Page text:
Cardiac cycle

Introduction

The cardiac cycle is the series of events in the pumping of blood across the body. Blood flow is correlated with the behaviours of how the 4 chambers of the heart act and how well the body responds to the contraction and relaxation. The whole idea of the cardiac cycle lies in the contraction and relaxation of chambers of the heat generated by the electrical impulses. The cardiac cycle is a very systematic process directly influenced by the ventricular and atrial action. Each phase of the cycle can be assessed through ECG( electrocardiogram) - A procedure to monitor cardiac health.

Table Of Contents

1. Introduction

2. Systole

3. Diastole

4. Chamber Pressures

5. Cardiac cycle and cardiac Output

 

 

Cardiac cycle - animation( courtesy to DrJanaOfficial / CC BY-SA  https://creativecommons.org/licenses/by-sa/4.0))

 

Systole

Starting from the systole( a contraction state), the ventricular pressure rises. As a result of the contraction of the 2 ventricles, atrioventricular valves get closed. As a consequence of the closure of valves, the first heart sound LUB is produced. During the valve closure, blood is pushed into the aorta and pulmonary arteries. The rapid increase in the pressure within the right and left ventricles forces both the pulmonic and aortic valves to open. The blood starts moving into the pulmonary artery and aorta, simultaneously. There is no chance of regurgitation (backflow) of blood into the atrium becasue of the AV valve closure. In the beginning, there seems to be a rapid rise in the pressure but slowly the arterial pressure gets distributed evenly as the blood is completely flown into the target sites.  As a result, there is a reduction in the pulmonary artery and aortic pressure, causing the closure of the semilunar valves.

 

Diastole

During diastole (a state of relaxation), the ventricles are relaxed. As a consequence, the atrioventricular valves open resulting in the returning of blood from the systemic circulation into the atrium. From the atrium, blood is pushed to ventricles as a result of atrial systole.  Atrial systole is a response to the electrical impulse initiated by the SA node so that the atrial muscles contract causing increased pressure within the atria which inturn result inthe ejection of blood into the ventricles. Soon after this, ventricular systole begins as a result of SA node action in the ventricular area. Phases of the cardiac cycle and the corresponding events are:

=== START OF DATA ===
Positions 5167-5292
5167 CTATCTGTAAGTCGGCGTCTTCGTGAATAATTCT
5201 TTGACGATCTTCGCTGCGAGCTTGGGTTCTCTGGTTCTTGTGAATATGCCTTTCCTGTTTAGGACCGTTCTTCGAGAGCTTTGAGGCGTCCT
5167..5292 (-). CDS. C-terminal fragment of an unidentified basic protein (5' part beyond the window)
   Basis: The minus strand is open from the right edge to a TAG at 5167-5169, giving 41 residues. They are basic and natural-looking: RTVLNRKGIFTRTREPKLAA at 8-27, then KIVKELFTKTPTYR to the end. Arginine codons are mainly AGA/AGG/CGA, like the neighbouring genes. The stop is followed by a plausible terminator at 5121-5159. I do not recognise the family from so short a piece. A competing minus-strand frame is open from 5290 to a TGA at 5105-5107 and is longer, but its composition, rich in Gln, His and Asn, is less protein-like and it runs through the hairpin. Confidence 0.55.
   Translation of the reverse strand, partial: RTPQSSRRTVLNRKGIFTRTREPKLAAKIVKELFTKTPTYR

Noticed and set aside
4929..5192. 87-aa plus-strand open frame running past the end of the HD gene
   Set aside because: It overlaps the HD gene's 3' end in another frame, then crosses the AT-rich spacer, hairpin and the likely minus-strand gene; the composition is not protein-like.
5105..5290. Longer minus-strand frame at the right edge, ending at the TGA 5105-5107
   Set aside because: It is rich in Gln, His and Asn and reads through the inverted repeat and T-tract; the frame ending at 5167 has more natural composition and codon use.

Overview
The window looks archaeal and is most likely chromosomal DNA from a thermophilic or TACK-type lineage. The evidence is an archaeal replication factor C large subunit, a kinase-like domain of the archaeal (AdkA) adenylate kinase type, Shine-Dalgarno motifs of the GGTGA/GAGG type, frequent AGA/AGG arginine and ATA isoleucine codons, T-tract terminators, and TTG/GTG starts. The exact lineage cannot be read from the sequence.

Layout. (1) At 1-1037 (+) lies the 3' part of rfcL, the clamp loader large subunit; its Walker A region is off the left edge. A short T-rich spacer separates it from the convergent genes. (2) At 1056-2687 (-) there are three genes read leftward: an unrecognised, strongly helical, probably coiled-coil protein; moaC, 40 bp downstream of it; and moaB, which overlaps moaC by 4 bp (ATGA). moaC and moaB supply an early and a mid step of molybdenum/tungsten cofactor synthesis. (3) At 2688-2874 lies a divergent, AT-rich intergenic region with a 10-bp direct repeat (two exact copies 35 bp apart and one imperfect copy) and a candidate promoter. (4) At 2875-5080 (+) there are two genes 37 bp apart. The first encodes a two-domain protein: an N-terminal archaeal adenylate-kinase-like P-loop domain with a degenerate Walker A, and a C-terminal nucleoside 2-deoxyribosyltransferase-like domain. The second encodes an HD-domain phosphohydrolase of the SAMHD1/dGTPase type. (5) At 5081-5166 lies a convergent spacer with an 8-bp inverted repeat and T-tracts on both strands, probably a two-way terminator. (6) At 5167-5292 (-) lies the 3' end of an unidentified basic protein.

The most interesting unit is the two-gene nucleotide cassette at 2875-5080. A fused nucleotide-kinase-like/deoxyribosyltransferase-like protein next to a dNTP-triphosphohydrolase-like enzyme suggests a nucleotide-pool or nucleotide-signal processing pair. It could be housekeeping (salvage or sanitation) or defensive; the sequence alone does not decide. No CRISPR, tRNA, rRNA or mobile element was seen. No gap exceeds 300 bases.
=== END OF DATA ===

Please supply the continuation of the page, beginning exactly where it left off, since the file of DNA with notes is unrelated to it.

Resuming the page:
1. Atrial contraction (mitral valve closes)

  2. Biventricular isovolumetric contraction when both valves are closed (aortic valve opens).

  3. Rapid ventricular ejection( Maximum of the blood gets out of ventricles)

  4. Slow ventricular ejection (rest of the blood gets emptied resulting in aortic valve closure).

  5. Ventricular isovolumetric relaxation occurs when both valves are closed (mitral valve opens.

  6. Ventricular filling and diastasis

Phrases of the cardiac cycle

 

Chamber Pressures

During the ventricular systole, the pressure generated in the right side of the heart is 15 to 25 mm Hg which is more than the pulmonary artery diastolic pressure of 8 to 15 mm Hg. As a result, the blood is ejected into the pulmonary circulation from the pulmonary arteries. During the diastole, there is an inflow of venous blood into the atrium because of the higher pressure in the superior and inferior vena cava ( approximately 8 to 10 mm Hg which is more than that of the atrium). At his stage, the blood flows through the open tricuspid valve towards the right ventricle until the  2 right chamber pressures get back to the range of 0 to 8 mm Hg. During the systole, there is high-pressure in the ventricles (110 to 130 mm Hg) which is way higher than the resting aortic pressure of 80 mm Hg. The pressure gradient help to eject blood into the aorta. During left ventricular ejection, the resultant aortic pressure is 110 to 130 mm Hg that eventually pushes the blood through the pulmonary arteries. The forward directional movement of blood flow into the aorta ceases as soon as the ventricle relaxes. During the diastole, oxygenated blood returns from the pulmonary circulation into the left atrium. Blood readily flows into the left ventricle because ventricular pressure is also low. At the end of diastole, pressure in the atrium and ventricle gets to 4 to 12 mm Hg.

 

Cardiac cycle and cardiac Output

Cardiac output is the net amount of blood pumped out by the ventricle for a brief 1 minute period. It is approximately 5 Liters per minute in a normal adult. On the other side,  Stroke volume is the total amount of blood ejected by each individual heartbeat. Under stable conditions, in an adult, the average resting stroke volume is 70 mL, and the heart rate is 60 to 100 beats per minute (bpm). Cardiac output complements the cardiac cycle. CO=SVxHR, Where CO=Cardiac output, SV=Stroke volume and HR=Heart rate



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